Mixed results at a new Asian restaurant

Even the most ardent lover of traditional food here in the Périgord can grow weary of cuisse de canard and magret de canard and manchons de canard. So a new Asian restaurant — like a Vietnamese restaurant that recently opened in Sarlat — is an obvious draw.

My wife Jan and I are big fans of Sawadee, a Thai restaurant in Cénac, a short drive from Daglan, but sadly it’s now closed for the winter.

So on Friday, on a shopping trip to Sarlat, we decided to have lunch at Le Bambou. And our verdict? Decidedly mixed.

Le Bambou is right on one of the main streets leading into downtown Sarlat, not far from the  renovated Lidl supermarket. It’s in an old limestone building, and looks attractive enough. Here it is:

Red lanterns make the entrance easy to spot.

Red lanterns make the entrance easy to spot.

The inside looks pretty good too, with exposed stone walls around the perimeter and some nice modern touches as well:

The interior is comfortable, with reasonably well-spaced tables.

The interior is comfortable, with reasonably well-spaced tables.

We liked some of the decorative touches, like these planters suspended on a wall near our table:

Planters hanging on a wall.

Planters hanging on a wall.

When it came to ordering, however, things got a bit messier. The head man — presumably the owner — was enthusiastic, but hard to understand. Just one example: We ordered a glass of sake to begin, and when it arrived I asked him (in French), whether it was hot. “Oh, oui, oui!” he exclaimed. Then we took a sip and found that it was cold. I can only presume that he thought I was asking if it was warming, as opposed to hot (and it was indeed very warming).

Things got worse when the waitress arrived, and Jan tried to explain her gluten allergy, including the fact that we had brought along a bottle of gluten-free soy sauce for the kitchen to use when preparing Jan’s dishes, if required. That discussion went pretty much nowhere, and at times our waitress seemed to be speaking more Vietnamese than French. Much confusion.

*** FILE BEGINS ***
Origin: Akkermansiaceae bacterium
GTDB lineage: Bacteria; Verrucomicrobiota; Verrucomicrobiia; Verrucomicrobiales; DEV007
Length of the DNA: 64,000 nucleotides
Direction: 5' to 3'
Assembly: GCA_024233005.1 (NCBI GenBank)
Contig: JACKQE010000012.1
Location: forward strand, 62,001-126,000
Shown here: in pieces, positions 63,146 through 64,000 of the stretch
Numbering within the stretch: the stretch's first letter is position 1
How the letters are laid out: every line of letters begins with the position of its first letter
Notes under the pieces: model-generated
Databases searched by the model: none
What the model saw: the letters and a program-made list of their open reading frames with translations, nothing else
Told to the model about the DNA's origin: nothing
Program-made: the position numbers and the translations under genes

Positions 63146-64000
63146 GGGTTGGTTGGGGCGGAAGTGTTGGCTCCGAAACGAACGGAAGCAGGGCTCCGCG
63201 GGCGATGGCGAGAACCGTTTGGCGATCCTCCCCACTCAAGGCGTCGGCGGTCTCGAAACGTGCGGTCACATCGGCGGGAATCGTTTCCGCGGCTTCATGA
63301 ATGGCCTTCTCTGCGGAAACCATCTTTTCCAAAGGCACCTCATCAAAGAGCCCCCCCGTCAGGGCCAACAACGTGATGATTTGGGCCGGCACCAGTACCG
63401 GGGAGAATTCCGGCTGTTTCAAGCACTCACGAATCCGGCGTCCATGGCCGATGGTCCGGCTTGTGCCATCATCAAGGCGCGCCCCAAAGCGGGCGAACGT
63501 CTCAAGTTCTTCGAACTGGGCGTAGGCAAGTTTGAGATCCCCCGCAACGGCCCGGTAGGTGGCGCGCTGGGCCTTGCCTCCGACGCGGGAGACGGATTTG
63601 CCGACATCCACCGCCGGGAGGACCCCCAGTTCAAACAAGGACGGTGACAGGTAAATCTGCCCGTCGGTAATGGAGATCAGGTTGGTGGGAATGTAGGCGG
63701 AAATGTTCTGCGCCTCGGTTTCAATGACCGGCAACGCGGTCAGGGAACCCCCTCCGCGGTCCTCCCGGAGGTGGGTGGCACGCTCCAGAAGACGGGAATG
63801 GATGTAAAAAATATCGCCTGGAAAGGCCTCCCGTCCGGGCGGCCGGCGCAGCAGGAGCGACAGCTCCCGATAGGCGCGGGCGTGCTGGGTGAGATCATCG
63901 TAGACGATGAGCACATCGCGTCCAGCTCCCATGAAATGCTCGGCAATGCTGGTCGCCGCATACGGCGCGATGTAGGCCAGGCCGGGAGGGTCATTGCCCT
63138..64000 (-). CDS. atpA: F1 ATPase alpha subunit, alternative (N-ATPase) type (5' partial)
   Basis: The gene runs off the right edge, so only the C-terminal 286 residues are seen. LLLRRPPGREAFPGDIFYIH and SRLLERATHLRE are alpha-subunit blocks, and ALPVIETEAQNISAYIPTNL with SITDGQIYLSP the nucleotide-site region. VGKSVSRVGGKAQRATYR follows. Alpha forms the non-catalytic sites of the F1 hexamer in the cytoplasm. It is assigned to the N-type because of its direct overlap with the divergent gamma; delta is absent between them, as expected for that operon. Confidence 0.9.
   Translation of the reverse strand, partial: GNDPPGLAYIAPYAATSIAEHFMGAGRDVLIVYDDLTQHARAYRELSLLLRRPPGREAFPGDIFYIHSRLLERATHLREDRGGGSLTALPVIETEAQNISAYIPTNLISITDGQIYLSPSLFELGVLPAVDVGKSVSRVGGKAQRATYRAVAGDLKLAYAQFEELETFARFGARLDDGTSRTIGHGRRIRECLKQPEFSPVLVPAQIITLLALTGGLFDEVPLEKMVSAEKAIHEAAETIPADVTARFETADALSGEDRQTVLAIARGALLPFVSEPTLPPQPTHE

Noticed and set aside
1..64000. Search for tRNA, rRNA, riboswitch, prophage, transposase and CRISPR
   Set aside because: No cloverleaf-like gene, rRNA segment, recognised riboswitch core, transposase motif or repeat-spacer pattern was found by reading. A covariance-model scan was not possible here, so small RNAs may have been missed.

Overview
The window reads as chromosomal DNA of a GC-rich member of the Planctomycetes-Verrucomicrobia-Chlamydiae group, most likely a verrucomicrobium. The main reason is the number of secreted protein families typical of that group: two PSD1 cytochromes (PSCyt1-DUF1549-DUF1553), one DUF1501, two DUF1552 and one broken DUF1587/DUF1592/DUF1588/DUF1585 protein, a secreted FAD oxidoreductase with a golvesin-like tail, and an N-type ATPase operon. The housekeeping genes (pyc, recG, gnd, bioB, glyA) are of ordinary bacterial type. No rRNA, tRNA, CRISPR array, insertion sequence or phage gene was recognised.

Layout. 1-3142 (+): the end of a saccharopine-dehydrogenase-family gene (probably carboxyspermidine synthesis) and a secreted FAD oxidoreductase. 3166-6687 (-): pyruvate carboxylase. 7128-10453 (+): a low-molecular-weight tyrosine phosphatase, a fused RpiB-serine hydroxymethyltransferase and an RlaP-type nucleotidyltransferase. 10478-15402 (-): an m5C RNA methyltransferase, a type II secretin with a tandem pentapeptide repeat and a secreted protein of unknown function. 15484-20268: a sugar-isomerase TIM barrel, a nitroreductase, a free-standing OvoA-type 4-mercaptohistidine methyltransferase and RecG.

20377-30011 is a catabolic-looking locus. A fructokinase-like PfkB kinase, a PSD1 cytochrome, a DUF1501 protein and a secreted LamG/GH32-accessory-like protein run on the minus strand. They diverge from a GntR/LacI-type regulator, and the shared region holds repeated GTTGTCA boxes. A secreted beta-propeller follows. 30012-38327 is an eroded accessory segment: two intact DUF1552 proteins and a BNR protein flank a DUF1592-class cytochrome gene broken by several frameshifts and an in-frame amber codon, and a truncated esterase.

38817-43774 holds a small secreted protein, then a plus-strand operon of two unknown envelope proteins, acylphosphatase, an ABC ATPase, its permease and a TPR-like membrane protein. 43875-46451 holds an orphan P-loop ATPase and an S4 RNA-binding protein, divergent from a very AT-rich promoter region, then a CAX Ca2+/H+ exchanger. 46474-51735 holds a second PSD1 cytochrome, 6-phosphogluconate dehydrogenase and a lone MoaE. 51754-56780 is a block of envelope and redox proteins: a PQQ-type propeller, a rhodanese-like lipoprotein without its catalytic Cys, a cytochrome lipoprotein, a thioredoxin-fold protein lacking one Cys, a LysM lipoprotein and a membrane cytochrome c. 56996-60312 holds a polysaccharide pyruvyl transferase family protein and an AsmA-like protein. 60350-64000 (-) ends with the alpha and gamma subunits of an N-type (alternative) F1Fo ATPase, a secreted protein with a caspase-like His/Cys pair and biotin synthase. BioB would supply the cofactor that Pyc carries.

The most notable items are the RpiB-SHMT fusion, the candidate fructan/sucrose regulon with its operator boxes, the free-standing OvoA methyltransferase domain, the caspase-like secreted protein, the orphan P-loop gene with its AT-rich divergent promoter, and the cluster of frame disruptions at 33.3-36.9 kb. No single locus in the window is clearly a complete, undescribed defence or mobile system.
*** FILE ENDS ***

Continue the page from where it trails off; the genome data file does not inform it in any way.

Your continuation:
Still, we ordered, and hoped for the best.

As my entrée, I chose shrimp sticks — sort of like shrimp fritters wrapped around sticks of sugar cane and then deep-fried. They were fine, if a bit gummy, and the sauce that came  with them helped. Here’s my plate:

The shrimp on sugar cane sticks were good, but a bit gummy.

The shrimp on sugar cane sticks were good, but a touch gummy.

For my plat principal, I ordered canard laqué (or lacquered duck), thinking it would have a crispy skin like Peking duck. Instead, my plate was a whole lot of duck breast slices covered in a sauce. It was fine (although much too large a portion), but not really what I wanted or expected. Here it is:

The duck breast slices were drowning in sauce.

The duck breast slices were drowning in sauce.

For dessert, I decided on something tropical — like a banana dessert. So I chose the kind of dessert that comes with three scoops of ice cream, chocolate sauce, whipped cream and chopped nuts. Yes, it was the traditional banana split. like this:

That Vietnamese classic: A banana split.

That Vietnamese classic: A banana split.

So we left the restaurant well fed, and not really unhappy. But neither were we delighted with either the service or the food, and so the consensus is that we probably won’t be rushing back. Meanwhile, we look forward to Sawadee in Cénac re-opening, next month.

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This entry was posted in Food, French food, Life in southwest France, Restaurants in France, Restaurants in the Dordogne and tagged , , , , , , , , , , , , , , . Bookmark the permalink.

4 Responses to Mixed results at a new Asian restaurant

  1. Lesley says:

    As you posted only your meal photos, I am assuming that Jan got nothihg!
    Do hope that this was not the case and that some G -free meal was available. It must be a nightmare if allergies are to be catered for outside the home – especially when French might not be the first language of customer and cook.

    • loren24250 says:

      Thanks Lesley. No worries — Jan was well fed. She began with a soup, and then had a grilled shrimp dish. In general, we don’t have too much trouble communicating about the gluten-free diet in French restaurants, although Jan gets a fair amount of push-back when she asks for a hamburger without the bun. “But that’s not a hamburger!” the server often exclaims. Finally, the server relents, and Jan gets a burger on a plate, with all the necessary trimmings and condiments — but no bun.

  2. Doug Curson says:

    It’s good to see Radio Free Daglan operating again!

    Doug

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